band. I had a blast with the jazz Band. So much fun. Now I'm very
partial to singing with horns. Plus, I love to swing dance and that
fills the bill. I love singing and performing and feel more like myself
on stage than off.
mwe3.com: How did the making of All Shades Of Blues take shape
and what are some of your favorite songs on the album? Your versions
of "Everyday I Have The Blues" and "Mercy, Mercy Mercy"
are definite highlights.
BL: Well for many years I got hired to sing what other people wanted
me to sing whether it was top 40 or rock or recording jingles and
singing for dance school records. But I came to a point in my life
that I just decided to sing the music that I enjoy singing and put
it to CD. So really, I made the album for me and hoped that when others
heard it, that they would like it also.
I'm not quite sure which song I would pick off the album as my favorite,
because I like all the tunes, but I lean towards "The Jealous
Kind." John Fifield plays a really mean slide guitar on it, which
I love. I remember hearing Mercy, Mercy, Mercy growing
up and every time I would go on jazz gigs I would hear it instrumentally
and so I decided that I would learn it, so I picked up records of
The Buckinghams and Ernestine doing the tune and shed
Everyday I Have The Blues / Fine and Mellow is something
I just kind of fell into. I had a keyboard player friend back home,
Eddie Abrams, that we used to jam together at a club in Toledo called
Rusty's and I would sing Fine And Mellow with him as a
ballad. Then we started doing it as a swing and gradually, I started
adding verses from Everyday I Have The Blues here and
there as we were jamming to it and it evolved into what is on the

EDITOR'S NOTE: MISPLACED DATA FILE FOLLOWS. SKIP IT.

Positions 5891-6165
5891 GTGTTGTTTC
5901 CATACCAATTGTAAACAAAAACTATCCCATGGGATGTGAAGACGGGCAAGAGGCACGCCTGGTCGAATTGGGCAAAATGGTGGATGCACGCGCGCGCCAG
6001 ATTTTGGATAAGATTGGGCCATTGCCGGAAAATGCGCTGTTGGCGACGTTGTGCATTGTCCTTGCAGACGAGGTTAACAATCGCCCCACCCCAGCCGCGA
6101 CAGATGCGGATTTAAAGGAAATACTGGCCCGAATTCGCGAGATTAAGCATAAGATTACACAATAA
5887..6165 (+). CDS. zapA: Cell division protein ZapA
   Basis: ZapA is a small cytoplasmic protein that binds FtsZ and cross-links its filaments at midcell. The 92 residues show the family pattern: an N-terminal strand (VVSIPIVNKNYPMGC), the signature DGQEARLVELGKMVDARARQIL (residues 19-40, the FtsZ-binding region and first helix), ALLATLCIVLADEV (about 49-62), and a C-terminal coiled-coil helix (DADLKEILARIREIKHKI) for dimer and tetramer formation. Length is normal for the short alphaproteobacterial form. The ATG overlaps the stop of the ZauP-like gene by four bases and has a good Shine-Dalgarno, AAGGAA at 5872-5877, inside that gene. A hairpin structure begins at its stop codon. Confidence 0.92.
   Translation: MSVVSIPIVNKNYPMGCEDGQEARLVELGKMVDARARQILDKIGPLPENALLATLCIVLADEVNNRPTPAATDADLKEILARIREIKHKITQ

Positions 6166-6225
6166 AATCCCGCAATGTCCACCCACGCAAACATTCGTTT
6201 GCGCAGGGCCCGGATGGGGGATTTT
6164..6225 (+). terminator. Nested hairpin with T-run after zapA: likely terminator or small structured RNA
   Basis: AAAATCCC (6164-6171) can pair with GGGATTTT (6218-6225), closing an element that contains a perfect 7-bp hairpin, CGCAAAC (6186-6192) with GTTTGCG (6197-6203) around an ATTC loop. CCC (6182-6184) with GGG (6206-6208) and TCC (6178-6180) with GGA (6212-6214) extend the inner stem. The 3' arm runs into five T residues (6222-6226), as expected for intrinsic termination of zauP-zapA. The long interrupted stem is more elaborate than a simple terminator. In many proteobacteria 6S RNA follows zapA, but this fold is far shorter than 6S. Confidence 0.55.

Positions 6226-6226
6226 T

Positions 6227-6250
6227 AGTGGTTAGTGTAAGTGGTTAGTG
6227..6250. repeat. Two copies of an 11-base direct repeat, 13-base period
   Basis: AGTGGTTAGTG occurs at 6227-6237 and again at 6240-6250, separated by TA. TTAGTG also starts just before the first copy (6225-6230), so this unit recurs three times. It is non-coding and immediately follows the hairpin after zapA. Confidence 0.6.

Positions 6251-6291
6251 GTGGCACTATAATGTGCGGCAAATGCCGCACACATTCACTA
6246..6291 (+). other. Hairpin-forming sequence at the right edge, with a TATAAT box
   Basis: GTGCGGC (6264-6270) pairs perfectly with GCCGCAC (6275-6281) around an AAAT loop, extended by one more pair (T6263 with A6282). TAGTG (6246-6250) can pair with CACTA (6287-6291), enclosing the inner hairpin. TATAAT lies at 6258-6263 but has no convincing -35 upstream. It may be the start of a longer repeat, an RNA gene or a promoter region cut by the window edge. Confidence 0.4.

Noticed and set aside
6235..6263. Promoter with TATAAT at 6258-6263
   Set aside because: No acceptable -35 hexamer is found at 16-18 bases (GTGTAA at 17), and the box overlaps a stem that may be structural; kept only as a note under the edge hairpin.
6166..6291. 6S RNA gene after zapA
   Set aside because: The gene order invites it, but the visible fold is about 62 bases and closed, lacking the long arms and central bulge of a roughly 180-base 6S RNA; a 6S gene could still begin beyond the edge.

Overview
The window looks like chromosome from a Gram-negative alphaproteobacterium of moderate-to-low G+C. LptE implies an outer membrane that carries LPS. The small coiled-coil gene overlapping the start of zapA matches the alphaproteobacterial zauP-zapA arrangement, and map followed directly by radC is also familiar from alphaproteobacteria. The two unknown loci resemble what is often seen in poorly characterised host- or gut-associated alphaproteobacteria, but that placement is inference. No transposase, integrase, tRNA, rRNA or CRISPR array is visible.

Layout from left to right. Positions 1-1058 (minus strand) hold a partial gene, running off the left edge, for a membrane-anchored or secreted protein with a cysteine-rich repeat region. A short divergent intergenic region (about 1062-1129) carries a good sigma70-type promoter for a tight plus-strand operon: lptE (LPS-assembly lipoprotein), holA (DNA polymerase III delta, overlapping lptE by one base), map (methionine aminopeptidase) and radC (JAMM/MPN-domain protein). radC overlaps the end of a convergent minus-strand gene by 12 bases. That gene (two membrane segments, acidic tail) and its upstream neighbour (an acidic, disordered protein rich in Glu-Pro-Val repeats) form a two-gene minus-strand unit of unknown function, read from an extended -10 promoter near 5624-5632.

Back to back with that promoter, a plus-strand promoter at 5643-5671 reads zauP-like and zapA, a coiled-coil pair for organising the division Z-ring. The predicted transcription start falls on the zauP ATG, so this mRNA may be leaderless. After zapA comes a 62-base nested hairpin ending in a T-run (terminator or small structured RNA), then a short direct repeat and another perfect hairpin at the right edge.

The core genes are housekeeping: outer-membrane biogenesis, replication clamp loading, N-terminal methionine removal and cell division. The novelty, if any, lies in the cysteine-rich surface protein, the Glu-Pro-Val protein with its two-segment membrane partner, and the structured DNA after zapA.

mwe3.com: You also worked in the movie industry in Florida? What did
that experience bring to your musical and artistic background and
how do you like living, working and recording in Florida?
Yes, I did some Toyota commercials and did some extra work in a few
movies down here. I need to get back to that in the not too distant
future. But I got to tell you, nothing beats singing in front of a
receptive audience. It does my heart good to make people happy and
hopefully lighten up their lives. After all that's what entertainment
is supposed to do, otherwise we might as well just stick to playing
our living rooms.
I love Florida. John, my husband, and I call it our little slice of
paradise. Right now, South Florida is really hot for the blues and
R&B which just suits me fine. We are lucky to have some very good
musicians that play blues and jazz down here. Tracy Fields, a D.J.
at WLRN, has been very supportive of the local musicians and singers
mwe3.com: How did you decide what songs were going to be featured
on the All Shades Of Blues album and how did you and John Fifield
and Teddy Mulet work together on the song arrangements?
BL: Well, we recorded the majority of All Shades Of Blues in
our recording Studio, TMB, with the exception of the drums which was
done at Goran Rista's studio and Lee Levin's studio.
Teddy Mulet was wonderful to work with. He's so talented. I gave him
the idea of what I wanted and he more than did an excellent job especially
on All Blues. He played all the layers and arranged the
horn parts on Mad About Him, Sad Without Him Blues. I
met Teddy back in the early 80's before he got with the Miami Sound
Machine and he was playing bass and working with his then wife, Debbie,
who was singing. Now he's been working with Blood, Sweat and Tears.
They are very lucky to have him.
mwe3.com: What are you planning to do next musically?
BL: I haven't decided yet, but one thing I can say, is it will be
something that I enjoy singing.
Thanks To Beverly Lewis @ www.beverlylewis.net